Ellen Abbott

Reporter, Syracuse, WRVO Public Media

Member station reporter, WRVO Public Media

Ellen produces news reports and features related to events that occur in the greater Syracuse area and throughout Onondaga County for Innovation Trail partner station WRVO Public Media.  Her reports are heard regularly in regional updates in Morning Edition and All Things Considered.

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The recently-passed state budget eliminates a cap on New York’s burgeoning industrial hemp industry. That will allow more farmers to be able to research, grow and process a crop that could turn into a a million dollar business.

The industrial hemp industry’s first hurdle is also the biggest misconception most people have about.

"It is related to marjiuana is what most people think," said SUNY Morrisville Researcher Jennifer Gilbert Jenkins. “But industrial hemp does not have any THC in it.”

The growth of the security industry, coupled with a bit of government funding, is allowing one Syracuse security system company to expand its workforce. According to the Cuomo administration, Rapid Response Monitoring Systems is expected to create more than 275 jobs in its workforce over the next year as part of a $14 million expansion.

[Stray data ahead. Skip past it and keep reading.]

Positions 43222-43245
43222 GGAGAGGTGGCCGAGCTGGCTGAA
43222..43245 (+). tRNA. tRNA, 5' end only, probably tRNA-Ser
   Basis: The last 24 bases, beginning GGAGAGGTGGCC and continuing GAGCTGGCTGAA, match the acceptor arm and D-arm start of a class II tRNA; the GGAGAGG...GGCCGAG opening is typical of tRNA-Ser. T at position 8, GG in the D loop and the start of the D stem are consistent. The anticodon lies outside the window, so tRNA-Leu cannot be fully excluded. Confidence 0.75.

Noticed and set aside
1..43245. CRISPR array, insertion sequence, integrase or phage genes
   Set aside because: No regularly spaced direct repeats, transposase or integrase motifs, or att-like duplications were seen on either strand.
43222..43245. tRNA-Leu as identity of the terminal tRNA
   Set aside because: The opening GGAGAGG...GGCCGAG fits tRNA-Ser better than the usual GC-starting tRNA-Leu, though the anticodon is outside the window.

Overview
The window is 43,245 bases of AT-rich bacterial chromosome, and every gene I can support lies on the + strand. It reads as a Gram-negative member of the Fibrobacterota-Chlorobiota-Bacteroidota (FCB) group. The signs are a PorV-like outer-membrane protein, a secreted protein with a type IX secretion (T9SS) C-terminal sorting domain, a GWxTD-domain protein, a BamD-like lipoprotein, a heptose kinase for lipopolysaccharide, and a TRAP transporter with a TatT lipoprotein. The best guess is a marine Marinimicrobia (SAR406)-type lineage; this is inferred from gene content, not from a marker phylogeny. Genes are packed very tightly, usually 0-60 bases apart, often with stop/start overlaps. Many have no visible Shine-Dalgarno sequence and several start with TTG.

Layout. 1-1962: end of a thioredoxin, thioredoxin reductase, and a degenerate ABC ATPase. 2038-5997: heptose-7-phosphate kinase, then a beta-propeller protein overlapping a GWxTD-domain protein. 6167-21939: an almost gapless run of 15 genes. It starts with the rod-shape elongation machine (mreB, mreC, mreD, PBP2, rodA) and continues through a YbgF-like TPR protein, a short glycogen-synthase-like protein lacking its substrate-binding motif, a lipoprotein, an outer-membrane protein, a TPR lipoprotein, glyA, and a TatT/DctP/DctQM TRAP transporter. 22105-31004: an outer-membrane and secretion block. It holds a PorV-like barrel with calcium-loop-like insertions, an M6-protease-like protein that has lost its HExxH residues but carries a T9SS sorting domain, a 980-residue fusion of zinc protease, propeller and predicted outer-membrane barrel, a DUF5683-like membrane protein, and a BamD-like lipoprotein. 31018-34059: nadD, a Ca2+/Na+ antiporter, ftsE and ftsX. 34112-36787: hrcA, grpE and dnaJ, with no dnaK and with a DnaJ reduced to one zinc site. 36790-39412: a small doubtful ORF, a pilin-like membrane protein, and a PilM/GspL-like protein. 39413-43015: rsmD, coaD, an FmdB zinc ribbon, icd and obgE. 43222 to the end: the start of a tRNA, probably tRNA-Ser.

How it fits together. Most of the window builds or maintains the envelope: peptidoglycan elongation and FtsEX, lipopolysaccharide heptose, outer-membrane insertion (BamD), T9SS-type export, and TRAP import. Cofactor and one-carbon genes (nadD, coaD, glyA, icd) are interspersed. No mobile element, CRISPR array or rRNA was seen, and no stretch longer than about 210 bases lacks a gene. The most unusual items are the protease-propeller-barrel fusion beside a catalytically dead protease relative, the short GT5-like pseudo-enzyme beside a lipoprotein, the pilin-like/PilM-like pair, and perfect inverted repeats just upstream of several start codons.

Of that $14 million, $2.5 million was given by the state to encourage the company to stay in central New York; almost half of that through an Upstate Revitalization Initiative grant and the rest through Excelsior tax credits.

Three years after the Lockheed Martin plant in suburban Syracuse was nearly closed, the Salina location has received the single largest contract in its history. Changing methods of warfare have paved the way for more production of a special kind of radar made in central New York.

Low-wage workers in Syracuse continue to face physical and mental health issues, according to the latest Upstate Medical University report on the issue.

Over the past three years, the Low-Wage Workers Health Project has talked to more than 500 workers in Syracuse making less than $15 an hour. Director Jeanette Zoeckler says their stories show the same kinds of physical issues are faced in all kinds of jobs -- from retail, to health care, to administrative support.

Syracuse’s burgeoning refugee population has prompted one local hospital to invest in new technology that will allow access to a translator in less than 60 seconds.

You’ll find these rolling translators  in several departments at Upstate University Hospital in Syracuse; they are basically an iPad, wired to a small gray speaker, attached to a cart on wheels. One touch to the iPad, and you hear something like:

"Thank you for calling LanguageLine Solutions, this is Alton, ID number 249063. I’ll be your Spanish interpreter today.”

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